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Governor signs measure to create early childhood fund


River Mora, 2, being held by his mother, Kristin Mora, plays with Bettie Petersen, left, of the New Mexico School for the Deaf, behind Gov. Michelle Lujan Grisham on Tuesday during a ceremony to sign a bill creating an early childhood trust fund. (Eddie Moore/Albuquerque Journal)

Copyright © 2020 Albuquerque Journal

SANTA FE – Gov. Michelle Lujan Grisham signed legislation Tuesday that establishes a trust fund to help pay for expanded prekindergarten and other early childhood programs.

It will operate like an endowment – a strategy intended to provide a stable source of funding to support New Mexico’s increasing investment in home visiting programs for new parents, pre-K and similar services that prepare children for school.

A portion of the state’s oil-fueled revenue boom would flow into the fund, with the hope that it will eventually reach $1 billion, large enough to disburse perhaps $40 million to $50 million a year.

Legislators are considering separate legislation – part of the main budget bill – to inject $320 million into the fund next year.

Lujan Grisham described the legislation, House Bill 83, as a breakthrough in efforts to expand funding for early childhood education.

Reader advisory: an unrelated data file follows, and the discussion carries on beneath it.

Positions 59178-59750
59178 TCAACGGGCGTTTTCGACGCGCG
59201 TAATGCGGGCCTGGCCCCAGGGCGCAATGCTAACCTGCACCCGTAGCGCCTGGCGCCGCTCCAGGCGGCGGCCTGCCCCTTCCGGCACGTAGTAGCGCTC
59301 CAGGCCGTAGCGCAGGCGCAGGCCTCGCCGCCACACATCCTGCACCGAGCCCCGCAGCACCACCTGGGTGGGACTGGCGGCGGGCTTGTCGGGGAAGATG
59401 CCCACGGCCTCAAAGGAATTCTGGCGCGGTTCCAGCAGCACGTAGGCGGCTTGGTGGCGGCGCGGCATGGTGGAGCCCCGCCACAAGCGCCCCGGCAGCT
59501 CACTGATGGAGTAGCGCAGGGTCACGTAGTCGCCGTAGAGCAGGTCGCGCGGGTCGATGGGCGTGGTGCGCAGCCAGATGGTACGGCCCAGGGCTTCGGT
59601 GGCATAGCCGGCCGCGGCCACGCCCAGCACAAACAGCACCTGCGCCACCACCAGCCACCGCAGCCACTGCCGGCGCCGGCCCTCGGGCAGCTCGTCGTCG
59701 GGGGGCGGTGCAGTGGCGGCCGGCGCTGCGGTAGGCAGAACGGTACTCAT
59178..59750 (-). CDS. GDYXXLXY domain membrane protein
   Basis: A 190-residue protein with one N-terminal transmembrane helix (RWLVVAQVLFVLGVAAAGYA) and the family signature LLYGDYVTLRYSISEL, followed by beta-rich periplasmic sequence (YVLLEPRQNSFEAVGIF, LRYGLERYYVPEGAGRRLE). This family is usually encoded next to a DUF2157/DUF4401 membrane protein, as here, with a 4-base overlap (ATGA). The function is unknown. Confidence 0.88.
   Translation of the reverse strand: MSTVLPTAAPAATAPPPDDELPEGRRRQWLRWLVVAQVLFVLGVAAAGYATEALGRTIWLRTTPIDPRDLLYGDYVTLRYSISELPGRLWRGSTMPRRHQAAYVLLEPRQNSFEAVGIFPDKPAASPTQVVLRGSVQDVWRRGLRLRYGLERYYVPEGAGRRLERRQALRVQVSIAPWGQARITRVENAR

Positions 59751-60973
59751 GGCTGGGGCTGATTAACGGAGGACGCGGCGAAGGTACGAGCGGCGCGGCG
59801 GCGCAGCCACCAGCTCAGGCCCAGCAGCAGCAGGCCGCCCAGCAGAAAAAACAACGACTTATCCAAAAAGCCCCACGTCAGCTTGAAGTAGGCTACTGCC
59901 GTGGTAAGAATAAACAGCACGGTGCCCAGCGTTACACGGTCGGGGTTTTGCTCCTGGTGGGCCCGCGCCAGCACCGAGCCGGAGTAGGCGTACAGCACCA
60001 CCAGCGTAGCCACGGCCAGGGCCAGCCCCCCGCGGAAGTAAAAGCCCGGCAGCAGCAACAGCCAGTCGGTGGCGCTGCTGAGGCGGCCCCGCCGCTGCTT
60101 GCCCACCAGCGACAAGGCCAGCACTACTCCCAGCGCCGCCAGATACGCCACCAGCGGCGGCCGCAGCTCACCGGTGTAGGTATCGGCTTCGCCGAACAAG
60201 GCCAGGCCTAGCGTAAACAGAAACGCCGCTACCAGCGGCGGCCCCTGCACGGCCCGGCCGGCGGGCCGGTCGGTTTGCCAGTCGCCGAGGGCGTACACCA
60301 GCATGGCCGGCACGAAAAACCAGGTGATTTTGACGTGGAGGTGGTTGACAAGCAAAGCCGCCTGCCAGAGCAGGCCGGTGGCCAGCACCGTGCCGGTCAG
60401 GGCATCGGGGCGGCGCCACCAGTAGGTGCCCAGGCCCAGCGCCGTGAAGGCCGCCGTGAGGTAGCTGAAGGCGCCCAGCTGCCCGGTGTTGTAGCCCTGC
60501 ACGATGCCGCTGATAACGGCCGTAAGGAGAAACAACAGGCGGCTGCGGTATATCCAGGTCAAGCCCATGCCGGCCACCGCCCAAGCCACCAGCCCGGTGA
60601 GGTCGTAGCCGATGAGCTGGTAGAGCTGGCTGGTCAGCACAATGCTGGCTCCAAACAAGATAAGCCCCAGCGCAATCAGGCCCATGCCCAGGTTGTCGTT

“It is not business as usual in the Legislature,” she said. “This is creative problem-solving.”

The proposal for a trust fund emerged after years of attempts at Senate approval for a constitutional amendment that would allow New Mexico to tap more heavily into its Land Grant Permanent Fund as a source of early childhood funding.

The proposed constitutional amendment, meanwhile, is still alive this session, although its future is uncertain. The legislation, House Joint Resolution 1, is awaiting action by the Senate Finance Committee.

The trust fund, in any case, is meant to complement the constitutional proposal, not necessarily replace it, supporters say.

The early childhood trust fund picked up bipartisan support this session, even from lawmakers who oppose the constitutional amendment.

For example, Sen. John Arthur Smith, a Deming Democrat and chairman of the powerful Senate Finance Committee, said the trust fund idea is a sound way to expand New Mexico’s early childhood spending. He has opposed the constitutional amendment.

“We’re going to make it work,” he said of the new trust fund.

Lujan Grisham signed the bill Tuesday, surrounded by parents and legislators. The legislation was co-sponsored by Smith and House Majority Whip Doreen Gallegos, D-Las Cruces.

“The children of New Mexico deserve a trust fund,” Gallegos said.

Under the legislation, energy-related tax revenue – if it climbs high enough, creating a surplus – will flow into the new fund.

Even without the trust fund, New Mexico has been ramping up spending on early childhood, to more than $500 million in the current fiscal year.

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